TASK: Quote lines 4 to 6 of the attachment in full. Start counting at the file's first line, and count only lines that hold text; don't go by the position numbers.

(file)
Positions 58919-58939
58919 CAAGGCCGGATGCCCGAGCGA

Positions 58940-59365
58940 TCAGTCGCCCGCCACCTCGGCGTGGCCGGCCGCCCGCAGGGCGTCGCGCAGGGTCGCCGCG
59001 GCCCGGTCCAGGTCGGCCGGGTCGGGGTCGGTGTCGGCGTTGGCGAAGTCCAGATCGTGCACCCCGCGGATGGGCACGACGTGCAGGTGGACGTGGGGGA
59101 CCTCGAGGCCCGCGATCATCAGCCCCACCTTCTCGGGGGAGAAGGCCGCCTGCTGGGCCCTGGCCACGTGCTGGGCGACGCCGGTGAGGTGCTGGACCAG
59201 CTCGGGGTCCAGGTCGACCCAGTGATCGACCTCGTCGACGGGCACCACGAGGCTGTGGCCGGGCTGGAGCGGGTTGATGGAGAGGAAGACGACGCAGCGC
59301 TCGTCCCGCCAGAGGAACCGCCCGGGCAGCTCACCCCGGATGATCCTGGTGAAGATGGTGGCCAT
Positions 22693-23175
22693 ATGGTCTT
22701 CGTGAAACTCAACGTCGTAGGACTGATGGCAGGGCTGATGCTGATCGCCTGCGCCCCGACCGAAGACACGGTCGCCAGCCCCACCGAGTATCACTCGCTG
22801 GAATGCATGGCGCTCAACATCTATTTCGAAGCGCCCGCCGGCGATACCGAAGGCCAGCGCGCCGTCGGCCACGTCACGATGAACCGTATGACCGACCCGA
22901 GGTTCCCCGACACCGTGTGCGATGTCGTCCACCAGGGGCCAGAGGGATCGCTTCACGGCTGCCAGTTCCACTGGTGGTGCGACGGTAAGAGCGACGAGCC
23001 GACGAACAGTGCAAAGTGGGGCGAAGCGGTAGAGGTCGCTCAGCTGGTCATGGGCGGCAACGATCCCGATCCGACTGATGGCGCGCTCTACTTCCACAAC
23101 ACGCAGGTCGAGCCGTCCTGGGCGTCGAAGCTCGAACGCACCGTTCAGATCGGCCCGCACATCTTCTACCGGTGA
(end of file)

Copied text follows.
58940 TCAGTCGCCCGCCACCTCGGCGTGGCCGGCCGCCCGCAGGGCGTCGCGCAGGGTCGCCGCG
59001 GCCCGGTCCAGGTCGGCCGGGTCGGGGTCGGTGTCGGCGTTGGCGAAGTCCAGATCGTGCACCCCGCGGATGGGCACGACGTGCAGGTGGACGTGGGGGA
59101 CCTCGAGGCCCGCGATCATCAGCCCCACCTTCTCGGGGGAGAAGGCCGCCTGCTGGGCCCTGGCCACGTGCTGGGCGACGCCGGTGAGGTGCTGGACCAG